An annual pilgrimage for race fans, the hotel has recently been refurbished by its new enthusiast owner with the main rooms named after some of the drivers who have stayed there. Of course we chose the Derek Bell room, his legendary wins in the works Porsche 956 Group C cars are the stuff of dreams. Tonight’s dinner is served by the ex-Michelin starred chef at the hotel and unsurprisingly, it’s delicious. At just £80 per night, the hotel is well worth a visit.
After a very pleasant nights sleep we set off bright and early for a 100 mile drive to our lunch stop at Angles sur Anglin, a stunning old village with a ruined castle dating back to the 11th century. A short sharp shower leaving the road greasy is the perfect demonstration opportunity for the 911. Grip is other worldly and at no point is there even a sniff of traction control cutting in. This car is seriously competent. The longer drive does bring up one minor gripe, but it may be more down to my genetic make up than anything. No amount of adjusting seat and steering wheel can get me into a position where my feet are truly comfortable on the pedals. The clutch seems to have miles of travel meaning I either have to opt for a stretched clutch foot or cramped brake and accelerator foot. I chose the latter.
After lunch and another 100 miles on the car we arrive into Angouleme. The racing is held along the town’s ancient remparts, a tight and testing 1km track with no room for error. Race day is Sunday, first up we have the rally tomorrow…
Saturday morning brings another sunny day in the beautiful Cognac region of France. The 911 is one of the first cars to pass the start ramp where the announcer spends a good minute or so praising the car in front of the crowds.
The route takes us through the stunning local area, around 120 miles in total with two tea breaks either side of a lunch in a chateau. Locals find out where the cars will pass the day before in the local paper and all along the route people wave and rogue cars try to join the convoy. Typically French, the event is very casual and relaxed but great fun. The lunch stop is at Chateau de Chalais and we enter via chain draw bridge to find we are one of the first to arrive. On display are a few of the rarer cars with us including a DB4 GT Zagato, a Jaguar XJ13 replica and a gorgeous light green original Maserati Quattroporte.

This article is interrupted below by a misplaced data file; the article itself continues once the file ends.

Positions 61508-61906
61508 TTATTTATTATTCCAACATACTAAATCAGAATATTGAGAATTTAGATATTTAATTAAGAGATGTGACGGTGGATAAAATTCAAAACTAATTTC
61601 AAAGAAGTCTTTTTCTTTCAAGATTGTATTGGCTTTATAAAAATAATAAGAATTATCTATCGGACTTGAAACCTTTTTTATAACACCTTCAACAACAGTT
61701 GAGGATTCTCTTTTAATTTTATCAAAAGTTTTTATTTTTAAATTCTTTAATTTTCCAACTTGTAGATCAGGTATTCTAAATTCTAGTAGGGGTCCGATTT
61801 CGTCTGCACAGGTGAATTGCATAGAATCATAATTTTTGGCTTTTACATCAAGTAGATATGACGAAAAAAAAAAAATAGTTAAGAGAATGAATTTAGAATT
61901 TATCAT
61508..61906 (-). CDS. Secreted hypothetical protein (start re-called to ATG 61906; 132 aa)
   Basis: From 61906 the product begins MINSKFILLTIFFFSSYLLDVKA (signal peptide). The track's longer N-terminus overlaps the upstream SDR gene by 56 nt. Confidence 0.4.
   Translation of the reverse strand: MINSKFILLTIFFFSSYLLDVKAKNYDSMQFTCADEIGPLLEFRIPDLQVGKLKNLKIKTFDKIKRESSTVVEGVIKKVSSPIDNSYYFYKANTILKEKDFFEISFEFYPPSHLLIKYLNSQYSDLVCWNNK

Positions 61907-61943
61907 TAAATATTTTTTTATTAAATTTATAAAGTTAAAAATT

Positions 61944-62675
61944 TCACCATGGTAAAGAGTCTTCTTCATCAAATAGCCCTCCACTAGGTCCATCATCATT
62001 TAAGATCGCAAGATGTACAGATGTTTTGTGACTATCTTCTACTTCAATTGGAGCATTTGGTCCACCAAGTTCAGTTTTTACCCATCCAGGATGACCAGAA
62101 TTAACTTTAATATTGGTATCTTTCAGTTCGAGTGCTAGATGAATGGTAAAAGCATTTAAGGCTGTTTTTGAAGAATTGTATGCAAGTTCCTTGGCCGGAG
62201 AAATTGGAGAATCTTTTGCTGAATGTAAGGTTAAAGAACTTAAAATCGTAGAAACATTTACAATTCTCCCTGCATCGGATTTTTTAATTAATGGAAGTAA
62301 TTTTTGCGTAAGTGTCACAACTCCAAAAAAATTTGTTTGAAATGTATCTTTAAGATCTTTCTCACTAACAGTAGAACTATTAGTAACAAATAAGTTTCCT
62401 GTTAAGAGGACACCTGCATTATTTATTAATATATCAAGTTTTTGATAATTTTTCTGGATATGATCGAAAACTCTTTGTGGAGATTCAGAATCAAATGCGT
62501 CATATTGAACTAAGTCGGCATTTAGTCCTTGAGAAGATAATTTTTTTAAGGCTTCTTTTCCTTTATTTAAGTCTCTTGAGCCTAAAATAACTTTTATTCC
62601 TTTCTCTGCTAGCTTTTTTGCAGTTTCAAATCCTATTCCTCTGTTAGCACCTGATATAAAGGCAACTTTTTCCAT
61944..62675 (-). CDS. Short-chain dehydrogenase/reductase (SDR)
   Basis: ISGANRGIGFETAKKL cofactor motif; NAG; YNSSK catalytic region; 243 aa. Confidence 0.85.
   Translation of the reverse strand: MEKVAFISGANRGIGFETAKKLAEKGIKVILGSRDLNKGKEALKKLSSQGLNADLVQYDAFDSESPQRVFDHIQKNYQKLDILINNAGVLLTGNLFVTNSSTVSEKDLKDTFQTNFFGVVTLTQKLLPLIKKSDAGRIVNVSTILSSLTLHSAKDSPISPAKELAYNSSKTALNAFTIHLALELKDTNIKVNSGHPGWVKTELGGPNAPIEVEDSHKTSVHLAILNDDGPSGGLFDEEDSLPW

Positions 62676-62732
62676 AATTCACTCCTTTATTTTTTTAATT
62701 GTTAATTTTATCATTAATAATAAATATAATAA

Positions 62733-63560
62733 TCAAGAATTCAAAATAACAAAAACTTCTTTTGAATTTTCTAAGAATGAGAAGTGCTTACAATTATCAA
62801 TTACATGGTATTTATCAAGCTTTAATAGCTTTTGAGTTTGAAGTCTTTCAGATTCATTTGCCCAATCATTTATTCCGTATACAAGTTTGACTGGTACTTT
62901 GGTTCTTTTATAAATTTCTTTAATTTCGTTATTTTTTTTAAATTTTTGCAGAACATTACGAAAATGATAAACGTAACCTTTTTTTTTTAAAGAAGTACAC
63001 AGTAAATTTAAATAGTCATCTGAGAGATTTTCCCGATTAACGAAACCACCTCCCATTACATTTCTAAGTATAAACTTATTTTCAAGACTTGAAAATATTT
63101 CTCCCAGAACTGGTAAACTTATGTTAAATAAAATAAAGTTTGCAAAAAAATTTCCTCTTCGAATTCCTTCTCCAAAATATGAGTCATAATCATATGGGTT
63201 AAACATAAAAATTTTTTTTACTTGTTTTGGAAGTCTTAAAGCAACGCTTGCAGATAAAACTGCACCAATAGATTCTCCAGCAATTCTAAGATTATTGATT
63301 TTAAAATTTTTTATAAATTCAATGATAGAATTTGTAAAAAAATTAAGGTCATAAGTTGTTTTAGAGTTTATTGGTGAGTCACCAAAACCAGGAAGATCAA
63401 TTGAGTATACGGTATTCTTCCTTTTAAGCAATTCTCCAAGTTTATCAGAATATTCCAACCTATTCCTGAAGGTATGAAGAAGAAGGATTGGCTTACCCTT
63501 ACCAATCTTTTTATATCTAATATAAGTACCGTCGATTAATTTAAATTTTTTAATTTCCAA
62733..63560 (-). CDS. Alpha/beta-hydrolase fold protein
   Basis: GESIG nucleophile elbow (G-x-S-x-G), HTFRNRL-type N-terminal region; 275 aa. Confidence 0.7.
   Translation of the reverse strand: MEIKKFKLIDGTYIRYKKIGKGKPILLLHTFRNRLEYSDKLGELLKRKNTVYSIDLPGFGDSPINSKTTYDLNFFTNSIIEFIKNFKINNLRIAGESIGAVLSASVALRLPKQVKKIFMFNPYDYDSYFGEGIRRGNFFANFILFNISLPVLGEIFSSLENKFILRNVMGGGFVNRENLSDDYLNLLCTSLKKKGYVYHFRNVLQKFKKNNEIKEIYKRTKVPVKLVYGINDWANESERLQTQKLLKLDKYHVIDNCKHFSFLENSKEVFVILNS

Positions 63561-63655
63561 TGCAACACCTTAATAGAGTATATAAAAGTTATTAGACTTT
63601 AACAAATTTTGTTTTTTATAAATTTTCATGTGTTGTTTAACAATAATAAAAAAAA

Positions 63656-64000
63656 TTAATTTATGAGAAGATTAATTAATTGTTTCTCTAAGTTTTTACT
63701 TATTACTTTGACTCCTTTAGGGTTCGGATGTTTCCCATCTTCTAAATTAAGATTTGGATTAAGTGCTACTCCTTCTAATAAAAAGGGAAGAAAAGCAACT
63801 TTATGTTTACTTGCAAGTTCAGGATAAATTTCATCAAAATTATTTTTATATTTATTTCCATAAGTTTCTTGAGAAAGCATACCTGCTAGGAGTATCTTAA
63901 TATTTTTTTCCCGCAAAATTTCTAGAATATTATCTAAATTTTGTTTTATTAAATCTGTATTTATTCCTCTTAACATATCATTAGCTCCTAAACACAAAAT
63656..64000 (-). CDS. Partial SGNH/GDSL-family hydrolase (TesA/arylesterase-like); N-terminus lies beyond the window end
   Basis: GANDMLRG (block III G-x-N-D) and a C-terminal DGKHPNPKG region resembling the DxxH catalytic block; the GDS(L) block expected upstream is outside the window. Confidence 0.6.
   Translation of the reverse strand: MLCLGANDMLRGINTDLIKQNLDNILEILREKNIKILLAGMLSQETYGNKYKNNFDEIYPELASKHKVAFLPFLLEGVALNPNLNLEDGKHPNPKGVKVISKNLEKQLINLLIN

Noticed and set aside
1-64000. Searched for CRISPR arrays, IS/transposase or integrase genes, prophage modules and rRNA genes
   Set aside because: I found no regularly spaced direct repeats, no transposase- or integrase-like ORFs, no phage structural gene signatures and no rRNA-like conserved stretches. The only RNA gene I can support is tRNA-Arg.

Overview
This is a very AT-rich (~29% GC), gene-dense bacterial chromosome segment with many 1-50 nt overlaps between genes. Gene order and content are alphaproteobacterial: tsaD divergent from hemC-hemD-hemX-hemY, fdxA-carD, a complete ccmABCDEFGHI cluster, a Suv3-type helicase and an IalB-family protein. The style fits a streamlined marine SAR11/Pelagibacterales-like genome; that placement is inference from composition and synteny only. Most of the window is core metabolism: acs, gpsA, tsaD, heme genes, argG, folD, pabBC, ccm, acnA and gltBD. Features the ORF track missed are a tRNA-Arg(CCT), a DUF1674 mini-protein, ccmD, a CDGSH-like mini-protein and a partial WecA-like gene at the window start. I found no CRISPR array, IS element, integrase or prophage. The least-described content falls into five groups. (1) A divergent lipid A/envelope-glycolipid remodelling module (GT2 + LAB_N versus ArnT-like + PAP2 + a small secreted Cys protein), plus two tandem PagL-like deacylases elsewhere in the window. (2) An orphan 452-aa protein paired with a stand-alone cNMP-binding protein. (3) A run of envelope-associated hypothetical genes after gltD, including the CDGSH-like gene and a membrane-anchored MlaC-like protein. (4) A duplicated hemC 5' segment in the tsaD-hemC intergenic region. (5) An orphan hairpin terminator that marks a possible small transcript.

Lunch, as like all meals during the weekend, was delicious. Quite impressive when the chefs are making over 200 covers at once! After lunch we finish up the rest of the route and head back into Angouleme to prepare for a night out at the market. This popular event is essentially a gentrified bundle with free food and drink. Lots of oysters, prawns, frois grois, meats and cheeses all washed down with local wines and gin!
After a few drinks, it’s time to turn in so that I don’t miss any of the racing tomorrow. Sunday morning comes round pretty quick and the first challenge is to get down to the street circuit and snap a few photos before it gets too busy. The morning is practice and qualifying then the races start from 1pm and go on until 7pm. There are two races I’m paying particular interest in. Two of the guys who travelled down on the tour with us are competing. One in a seriously powerful MBG V8 race car and the other in a stunning Bugatti Type 35b.
Practice goes well for Rob in the Bugatti who sticks the car on pole ahead of last years winner John-Marc and popular local Laurent. Not bad for his first time out at the circuit. Martin in the MGB V8 also places well with third on the grid but admits the car is probably too powerful for the circuit. He has actually borrowed the car and it is due to race at Brands Hatch the following weekend, so there’s plenty of responsibility on his shoulders to get the car home in one piece!
After lunch the serious stuff starts. The Bugatti race is the main event with 20 cars forming up on the grid each worth around a cool £1 million. Rob gets a lightening start leaving the two locals to battle it out behind. Being a very French event the commentator doesn’t even mention Rob, ignorance is bliss I suppose!
Rob takes the win easily, the French seem a little miffed that a local hasn’t one.
Later in the afternoon, Martin heads out for his race in the MGB V8, after a sluggish start Martin battles back and comes home in third place, most importantly the car is in one piece. Great results and time for a beer we decide.
Everyone is smiling and it’s been great racing in the late summer sunshine, a final dinner at Chez Paul in town is put on by Thomas our organiser for the whole group of around 80 people! Tomorrow morning is a final blast back to Caen in the 911.
An early departure is a bit of a shock to the system especially as it’s now still dark at 6am; summer really is finally drawing to a close. Navigating the sleeping streets, I can’t help but press the Sport+ button, the exhaust noise is other worldly and the blip on the down change makes you feel like the racing driver you wish you were. Before long, the autoroute appears and a solid run to to Caen is dispatched quickly and comfortably. It’s been a great trip, the Porsche was perfect in every respect, beautiful, loud, comfortable, fast, sure footed, quiet when you want it to be, plenty of storage space, fairly economical given it’s 430bhp engine and a whole load of fun. It also turned heads everywhere we went.
A huge thanks to Porsche GB, Thomas at Classic Grand Touring and Hotel de France for letting us use some archive photography.